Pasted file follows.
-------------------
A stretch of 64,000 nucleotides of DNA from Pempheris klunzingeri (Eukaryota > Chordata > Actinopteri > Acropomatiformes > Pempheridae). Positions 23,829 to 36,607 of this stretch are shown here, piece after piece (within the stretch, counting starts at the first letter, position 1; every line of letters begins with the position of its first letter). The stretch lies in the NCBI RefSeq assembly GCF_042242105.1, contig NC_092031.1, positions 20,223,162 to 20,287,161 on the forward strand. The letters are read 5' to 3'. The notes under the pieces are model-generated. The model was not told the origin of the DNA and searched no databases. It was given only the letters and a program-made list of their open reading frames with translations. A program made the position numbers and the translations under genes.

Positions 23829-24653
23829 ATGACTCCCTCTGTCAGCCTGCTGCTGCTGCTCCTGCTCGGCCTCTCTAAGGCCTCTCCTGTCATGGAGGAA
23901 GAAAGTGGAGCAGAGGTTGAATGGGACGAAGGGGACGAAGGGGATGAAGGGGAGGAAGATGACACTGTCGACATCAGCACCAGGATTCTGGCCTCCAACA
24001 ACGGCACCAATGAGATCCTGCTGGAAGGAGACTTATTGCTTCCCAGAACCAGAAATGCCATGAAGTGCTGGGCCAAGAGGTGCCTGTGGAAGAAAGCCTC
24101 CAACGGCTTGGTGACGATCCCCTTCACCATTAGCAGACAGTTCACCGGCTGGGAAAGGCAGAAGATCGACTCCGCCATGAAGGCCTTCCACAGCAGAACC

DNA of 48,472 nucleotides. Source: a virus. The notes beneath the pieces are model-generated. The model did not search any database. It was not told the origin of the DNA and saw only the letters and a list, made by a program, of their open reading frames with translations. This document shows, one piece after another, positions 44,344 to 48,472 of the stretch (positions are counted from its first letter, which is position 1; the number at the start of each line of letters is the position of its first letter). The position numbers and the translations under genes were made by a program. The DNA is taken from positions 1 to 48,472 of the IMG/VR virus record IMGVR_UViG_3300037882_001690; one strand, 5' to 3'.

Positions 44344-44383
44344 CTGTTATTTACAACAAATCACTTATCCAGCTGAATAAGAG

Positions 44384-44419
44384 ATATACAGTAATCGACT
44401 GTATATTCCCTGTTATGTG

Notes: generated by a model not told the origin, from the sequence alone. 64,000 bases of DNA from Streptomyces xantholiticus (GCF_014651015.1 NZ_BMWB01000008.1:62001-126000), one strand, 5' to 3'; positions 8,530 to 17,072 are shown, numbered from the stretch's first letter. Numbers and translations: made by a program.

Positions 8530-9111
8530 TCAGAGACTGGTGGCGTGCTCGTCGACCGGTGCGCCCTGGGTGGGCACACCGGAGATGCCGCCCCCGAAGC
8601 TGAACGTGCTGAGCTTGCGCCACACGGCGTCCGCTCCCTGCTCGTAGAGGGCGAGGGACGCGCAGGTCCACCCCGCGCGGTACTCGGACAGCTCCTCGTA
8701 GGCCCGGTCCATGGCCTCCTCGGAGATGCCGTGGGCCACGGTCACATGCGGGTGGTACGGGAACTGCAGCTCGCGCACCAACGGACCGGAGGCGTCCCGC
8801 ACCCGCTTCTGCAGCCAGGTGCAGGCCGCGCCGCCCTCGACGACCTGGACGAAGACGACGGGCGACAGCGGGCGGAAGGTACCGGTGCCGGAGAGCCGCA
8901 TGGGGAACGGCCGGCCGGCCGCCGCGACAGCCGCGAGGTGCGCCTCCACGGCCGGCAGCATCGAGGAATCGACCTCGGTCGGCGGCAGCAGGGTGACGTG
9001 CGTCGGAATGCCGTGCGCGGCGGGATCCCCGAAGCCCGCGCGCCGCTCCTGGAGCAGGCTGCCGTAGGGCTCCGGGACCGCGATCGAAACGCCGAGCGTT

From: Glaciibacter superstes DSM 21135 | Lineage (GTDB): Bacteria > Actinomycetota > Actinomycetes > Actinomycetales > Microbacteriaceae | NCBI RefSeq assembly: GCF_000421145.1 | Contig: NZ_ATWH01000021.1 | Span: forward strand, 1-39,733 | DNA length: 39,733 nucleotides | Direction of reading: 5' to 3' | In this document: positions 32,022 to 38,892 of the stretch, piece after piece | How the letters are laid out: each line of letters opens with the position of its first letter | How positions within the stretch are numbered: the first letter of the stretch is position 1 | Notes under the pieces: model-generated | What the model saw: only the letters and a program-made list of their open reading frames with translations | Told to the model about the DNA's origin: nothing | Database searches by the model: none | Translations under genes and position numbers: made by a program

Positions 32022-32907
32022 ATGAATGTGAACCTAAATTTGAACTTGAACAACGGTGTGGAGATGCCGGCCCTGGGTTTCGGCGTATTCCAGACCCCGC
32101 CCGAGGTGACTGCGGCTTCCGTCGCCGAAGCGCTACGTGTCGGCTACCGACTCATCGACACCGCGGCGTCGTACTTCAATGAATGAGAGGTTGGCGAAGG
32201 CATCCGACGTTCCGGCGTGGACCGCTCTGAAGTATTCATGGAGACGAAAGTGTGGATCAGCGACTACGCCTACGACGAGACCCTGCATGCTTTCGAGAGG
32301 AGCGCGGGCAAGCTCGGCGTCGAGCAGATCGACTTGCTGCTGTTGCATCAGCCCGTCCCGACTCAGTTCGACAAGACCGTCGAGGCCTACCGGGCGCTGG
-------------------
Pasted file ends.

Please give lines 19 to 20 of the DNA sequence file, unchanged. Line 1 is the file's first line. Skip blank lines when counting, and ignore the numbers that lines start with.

8901 TGGGGAACGGCCGGCCGGCCGCCGCGACAGCCGCGAGGTGCGCCTCCACGGCCGGCAGCATCGAGGAATCGACCTCGGTCGGCGGCAGCAGGGTGACGTG
9001 CGTCGGAATGCCGTGCGCGGCGGGATCCCCGAAGCCCGCGCGCCGCTCCTGGAGCAGGCTGCCGTAGGGCTCCGGGACCGCGATCGAAACGCCGAGCGTT